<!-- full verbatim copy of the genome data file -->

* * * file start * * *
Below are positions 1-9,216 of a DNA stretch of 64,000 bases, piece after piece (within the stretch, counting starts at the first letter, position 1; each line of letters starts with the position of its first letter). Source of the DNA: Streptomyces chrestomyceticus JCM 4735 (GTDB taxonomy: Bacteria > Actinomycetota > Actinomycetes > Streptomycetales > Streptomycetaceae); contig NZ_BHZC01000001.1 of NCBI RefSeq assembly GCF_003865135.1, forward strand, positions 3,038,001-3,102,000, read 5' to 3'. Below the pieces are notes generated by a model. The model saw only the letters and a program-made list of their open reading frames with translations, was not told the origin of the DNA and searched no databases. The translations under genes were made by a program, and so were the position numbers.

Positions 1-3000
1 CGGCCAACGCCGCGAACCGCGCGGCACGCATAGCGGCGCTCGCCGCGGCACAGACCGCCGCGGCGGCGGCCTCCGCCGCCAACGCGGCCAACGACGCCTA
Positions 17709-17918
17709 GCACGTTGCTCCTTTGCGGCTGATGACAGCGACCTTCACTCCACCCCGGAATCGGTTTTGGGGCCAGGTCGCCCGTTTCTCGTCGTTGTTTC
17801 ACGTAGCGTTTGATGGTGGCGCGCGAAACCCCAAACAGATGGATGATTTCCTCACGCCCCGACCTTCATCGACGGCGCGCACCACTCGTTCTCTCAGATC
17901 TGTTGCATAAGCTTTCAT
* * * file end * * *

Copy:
Below are positions 1-9,216 of a DNA stretch of 64,000 bases, piece after piece (within the stretch, counting starts at the first letter, position 1; each line of letters starts with the position of its first letter). Source of the DNA: Streptomyces chrestomyceticus JCM 4735 (GTDB taxonomy: Bacteria > Actinomycetota > Actinomycetes > Streptomycetales > Streptomycetaceae); contig NZ_BHZC01000001.1 of NCBI RefSeq assembly GCF_003865135.1, forward strand, positions 3,038,001-3,102,000, read 5' to 3'. Below the pieces are notes generated by a model. The model saw only the letters and a program-made list of their open reading frames with translations, was not told the origin of the DNA and searched no databases. The translations under genes were made by a program, and so were the position numbers.

Positions 1-3000
1 CGGCCAACGCCGCGAACCGCGCGGCACGCATAGCGGCGCTCGCCGCGGCACAGACCGCCGCGGCGGCGGCCTCCGCCGCCAACGCGGCCAACGACGCCTA
Positions 17709-17918
17709 GCACGTTGCTCCTTTGCGGCTGATGACAGCGACCTTCACTCCACCCCGGAATCGGTTTTGGGGCCAGGTCGCCCGTTTCTCGTCGTTGTTTC
17801 ACGTAGCGTTTGATGGTGGCGCGCGAAACCCCAAACAGATGGATGATTTCCTCACGCCCCGACCTTCATCGACGGCGCGCACCACTCGTTCTCTCAGATC
17901 TGTTGCATAAGCTTTCAT